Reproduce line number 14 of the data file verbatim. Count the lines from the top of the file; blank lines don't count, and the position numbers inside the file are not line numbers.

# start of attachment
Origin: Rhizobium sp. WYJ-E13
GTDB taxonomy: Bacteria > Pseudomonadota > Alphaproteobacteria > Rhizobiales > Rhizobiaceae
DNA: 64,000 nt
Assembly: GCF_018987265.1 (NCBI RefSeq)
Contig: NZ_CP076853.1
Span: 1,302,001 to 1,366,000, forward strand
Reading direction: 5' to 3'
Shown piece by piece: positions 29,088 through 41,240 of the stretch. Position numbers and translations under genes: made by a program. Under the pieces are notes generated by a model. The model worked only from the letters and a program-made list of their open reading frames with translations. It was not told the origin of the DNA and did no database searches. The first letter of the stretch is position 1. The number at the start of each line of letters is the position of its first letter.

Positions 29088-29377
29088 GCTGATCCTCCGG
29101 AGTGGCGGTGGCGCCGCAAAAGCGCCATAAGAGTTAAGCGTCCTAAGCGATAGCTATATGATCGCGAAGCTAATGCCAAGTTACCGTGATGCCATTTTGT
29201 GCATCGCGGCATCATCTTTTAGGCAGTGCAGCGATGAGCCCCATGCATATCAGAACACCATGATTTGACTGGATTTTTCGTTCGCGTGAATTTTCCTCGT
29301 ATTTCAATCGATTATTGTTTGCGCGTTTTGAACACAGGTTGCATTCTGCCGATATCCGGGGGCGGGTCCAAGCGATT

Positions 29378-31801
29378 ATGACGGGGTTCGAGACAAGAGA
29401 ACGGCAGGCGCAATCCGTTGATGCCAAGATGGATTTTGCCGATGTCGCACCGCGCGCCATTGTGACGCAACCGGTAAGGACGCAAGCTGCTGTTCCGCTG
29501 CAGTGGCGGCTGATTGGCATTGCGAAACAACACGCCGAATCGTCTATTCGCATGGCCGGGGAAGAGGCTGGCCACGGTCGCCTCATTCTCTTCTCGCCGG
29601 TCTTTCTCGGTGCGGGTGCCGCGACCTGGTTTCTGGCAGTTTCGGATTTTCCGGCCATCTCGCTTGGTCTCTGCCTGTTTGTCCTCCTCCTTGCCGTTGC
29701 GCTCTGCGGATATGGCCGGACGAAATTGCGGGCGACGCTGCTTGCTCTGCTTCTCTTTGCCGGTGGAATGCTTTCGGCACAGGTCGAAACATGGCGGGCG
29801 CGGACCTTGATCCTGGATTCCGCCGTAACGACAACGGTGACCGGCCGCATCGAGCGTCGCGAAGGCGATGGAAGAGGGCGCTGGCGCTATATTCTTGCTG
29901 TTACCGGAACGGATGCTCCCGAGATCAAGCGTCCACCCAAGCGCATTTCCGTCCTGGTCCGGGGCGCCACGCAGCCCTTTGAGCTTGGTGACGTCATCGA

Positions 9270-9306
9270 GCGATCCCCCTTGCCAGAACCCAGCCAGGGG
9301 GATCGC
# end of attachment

Positions 29378-31801